Over the next several years, her covers of “Fields of Gold” and “Over the Rainbow” became radio hits in Europe and the United States, turning Cassidy — by many accounts shy and reluctant to perform — into an almost mythical figure. Once rejected by Blue Note Records, she found a posthumous home at Blix Street, based in Gig Harbor, Wash., which discovered her through Griffith.
The two singers had recently become friends when Griffith released “Grace” (1996), her first album with Blix Street. About six weeks before Cassidy’s death, Griffith called Straw at his home in Los Angeles. “We have this wonderful nightingale I’m afraid we’re going to lose,” he recalled her saying. “Can I send you a tape?” A few days later, he received a copy of Cassidy’s live recording. “The moment I listened to that tape,” he later told the New York Times, “I knew this was one of the best singers I’d ever heard.”
Griffith arranged a meeting between Straw and Cassidy’s parents at her home in Accokeek, Md., paving the way for a record deal. “It was Grace’s perception and selflessness that made it possible,” Straw said on Wednesday. “I don’t think there’s any way we would have found Eva Cassidy if Grace hadn’t introduced us to her.”
Over the next two decades, Cassidy’s albums would sell more than 10 million copies, a startling figure for a singer who — like Griffith — preferred to play at small, intimate venues, according to her producer Chris Biondo.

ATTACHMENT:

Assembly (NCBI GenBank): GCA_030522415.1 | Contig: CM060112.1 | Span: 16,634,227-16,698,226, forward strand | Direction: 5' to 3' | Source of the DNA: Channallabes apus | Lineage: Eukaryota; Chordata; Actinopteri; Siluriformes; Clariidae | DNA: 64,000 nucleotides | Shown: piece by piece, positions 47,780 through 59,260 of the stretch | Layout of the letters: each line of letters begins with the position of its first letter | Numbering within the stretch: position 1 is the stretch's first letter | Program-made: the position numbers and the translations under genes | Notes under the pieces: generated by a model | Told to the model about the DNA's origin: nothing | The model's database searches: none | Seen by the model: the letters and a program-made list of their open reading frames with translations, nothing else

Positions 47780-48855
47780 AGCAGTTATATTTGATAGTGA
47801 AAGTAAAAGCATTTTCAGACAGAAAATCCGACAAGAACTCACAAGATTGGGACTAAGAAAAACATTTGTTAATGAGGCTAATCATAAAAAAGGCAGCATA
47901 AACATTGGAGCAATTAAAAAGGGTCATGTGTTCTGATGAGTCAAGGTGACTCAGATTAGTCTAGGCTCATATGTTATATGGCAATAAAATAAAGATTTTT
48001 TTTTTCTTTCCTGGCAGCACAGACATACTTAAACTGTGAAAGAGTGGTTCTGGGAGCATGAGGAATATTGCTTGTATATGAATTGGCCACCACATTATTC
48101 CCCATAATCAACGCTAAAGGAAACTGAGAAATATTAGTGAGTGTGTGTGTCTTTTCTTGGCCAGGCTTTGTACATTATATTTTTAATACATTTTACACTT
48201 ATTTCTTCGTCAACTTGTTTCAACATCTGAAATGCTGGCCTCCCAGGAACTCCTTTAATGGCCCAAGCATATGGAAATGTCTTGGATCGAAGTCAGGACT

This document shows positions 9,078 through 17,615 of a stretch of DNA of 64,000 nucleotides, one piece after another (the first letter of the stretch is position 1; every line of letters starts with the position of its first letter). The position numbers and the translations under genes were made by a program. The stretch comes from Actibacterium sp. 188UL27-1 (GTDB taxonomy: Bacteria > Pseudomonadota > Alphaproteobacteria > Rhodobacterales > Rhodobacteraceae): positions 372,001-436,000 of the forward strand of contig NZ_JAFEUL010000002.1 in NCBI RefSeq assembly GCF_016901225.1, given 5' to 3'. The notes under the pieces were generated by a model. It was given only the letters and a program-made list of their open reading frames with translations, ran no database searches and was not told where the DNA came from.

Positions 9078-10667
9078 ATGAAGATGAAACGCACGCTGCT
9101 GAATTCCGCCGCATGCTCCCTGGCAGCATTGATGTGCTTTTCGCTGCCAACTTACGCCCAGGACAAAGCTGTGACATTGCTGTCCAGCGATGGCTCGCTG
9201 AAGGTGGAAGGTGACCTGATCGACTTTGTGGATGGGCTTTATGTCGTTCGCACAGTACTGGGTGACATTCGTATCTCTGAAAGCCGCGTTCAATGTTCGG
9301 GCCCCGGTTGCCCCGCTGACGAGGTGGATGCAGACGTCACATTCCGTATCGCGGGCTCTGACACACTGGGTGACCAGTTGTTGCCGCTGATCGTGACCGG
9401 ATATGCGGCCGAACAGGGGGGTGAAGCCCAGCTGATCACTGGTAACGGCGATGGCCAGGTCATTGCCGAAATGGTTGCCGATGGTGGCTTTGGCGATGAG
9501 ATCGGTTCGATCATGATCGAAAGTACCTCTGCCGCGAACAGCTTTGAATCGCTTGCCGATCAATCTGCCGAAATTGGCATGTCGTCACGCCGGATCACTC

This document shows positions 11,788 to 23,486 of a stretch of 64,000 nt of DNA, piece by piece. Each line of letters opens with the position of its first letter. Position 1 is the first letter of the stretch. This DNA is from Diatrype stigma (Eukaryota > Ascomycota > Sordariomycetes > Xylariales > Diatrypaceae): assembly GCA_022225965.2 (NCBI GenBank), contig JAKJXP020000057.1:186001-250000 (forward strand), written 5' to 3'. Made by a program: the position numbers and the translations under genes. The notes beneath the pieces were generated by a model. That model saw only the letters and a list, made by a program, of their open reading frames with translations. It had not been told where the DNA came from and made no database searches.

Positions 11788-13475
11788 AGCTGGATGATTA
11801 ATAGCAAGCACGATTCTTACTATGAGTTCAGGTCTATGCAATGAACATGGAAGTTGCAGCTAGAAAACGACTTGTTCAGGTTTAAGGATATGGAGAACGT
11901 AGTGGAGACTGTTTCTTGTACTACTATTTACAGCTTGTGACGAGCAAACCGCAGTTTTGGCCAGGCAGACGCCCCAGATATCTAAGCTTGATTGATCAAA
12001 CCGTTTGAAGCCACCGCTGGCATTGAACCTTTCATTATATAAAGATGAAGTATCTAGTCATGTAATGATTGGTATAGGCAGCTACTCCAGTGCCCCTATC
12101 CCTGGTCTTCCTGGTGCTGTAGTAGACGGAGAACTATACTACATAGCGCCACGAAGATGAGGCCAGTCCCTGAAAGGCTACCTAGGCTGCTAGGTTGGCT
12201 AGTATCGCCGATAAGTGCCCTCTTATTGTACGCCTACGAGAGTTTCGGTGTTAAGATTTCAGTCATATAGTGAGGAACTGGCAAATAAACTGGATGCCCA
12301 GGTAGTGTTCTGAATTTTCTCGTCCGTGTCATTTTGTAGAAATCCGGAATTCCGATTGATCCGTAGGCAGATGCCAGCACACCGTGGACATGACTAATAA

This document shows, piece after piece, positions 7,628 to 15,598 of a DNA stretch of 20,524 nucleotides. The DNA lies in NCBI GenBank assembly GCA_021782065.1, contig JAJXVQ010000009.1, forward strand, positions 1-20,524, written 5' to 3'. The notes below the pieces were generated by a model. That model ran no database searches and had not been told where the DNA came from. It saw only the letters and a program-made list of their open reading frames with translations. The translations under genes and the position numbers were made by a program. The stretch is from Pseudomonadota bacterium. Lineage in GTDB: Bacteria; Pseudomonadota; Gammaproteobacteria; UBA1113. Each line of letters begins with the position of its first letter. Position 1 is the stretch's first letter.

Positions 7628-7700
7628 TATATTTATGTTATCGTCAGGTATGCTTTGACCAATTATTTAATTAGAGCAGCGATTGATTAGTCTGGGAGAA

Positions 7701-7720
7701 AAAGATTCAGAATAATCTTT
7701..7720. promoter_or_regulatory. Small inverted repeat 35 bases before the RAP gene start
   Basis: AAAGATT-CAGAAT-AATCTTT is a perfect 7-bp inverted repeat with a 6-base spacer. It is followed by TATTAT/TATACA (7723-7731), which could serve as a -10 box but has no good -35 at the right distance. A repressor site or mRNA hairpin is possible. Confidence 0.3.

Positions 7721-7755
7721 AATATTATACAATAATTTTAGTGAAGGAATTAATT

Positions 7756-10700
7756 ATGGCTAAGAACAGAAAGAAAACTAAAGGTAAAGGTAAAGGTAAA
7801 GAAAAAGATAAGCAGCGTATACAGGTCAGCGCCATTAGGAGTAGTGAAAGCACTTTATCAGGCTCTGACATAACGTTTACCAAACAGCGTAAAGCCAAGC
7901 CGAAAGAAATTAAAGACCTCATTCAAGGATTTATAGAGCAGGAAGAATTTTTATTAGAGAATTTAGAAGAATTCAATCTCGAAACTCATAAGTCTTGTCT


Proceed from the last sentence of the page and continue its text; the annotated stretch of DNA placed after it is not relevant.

“I think if Eva had a career it would have been like Grace’s,” Biondo said by phone. “She looked at Grace as a role model.”
The eighth of 10 children, Grace Bernadette Sisson was born in La Plata on Oct. 30, 1956, and grew up on a small farm in nearby Bryans Road. Her father worked in logistics for the federal government, and her mother was a homemaker. Both imparted a love of music to their children.
“To them singing was a free source of pleasure, and a way to pass one’s time while cleaning or just sitting,” Griffith wrote in a biographical note on her website. “I found my voice in the woods and the back pasture.” When she was about 12, she began singing at local coffeehouses, accompanying herself on guitar.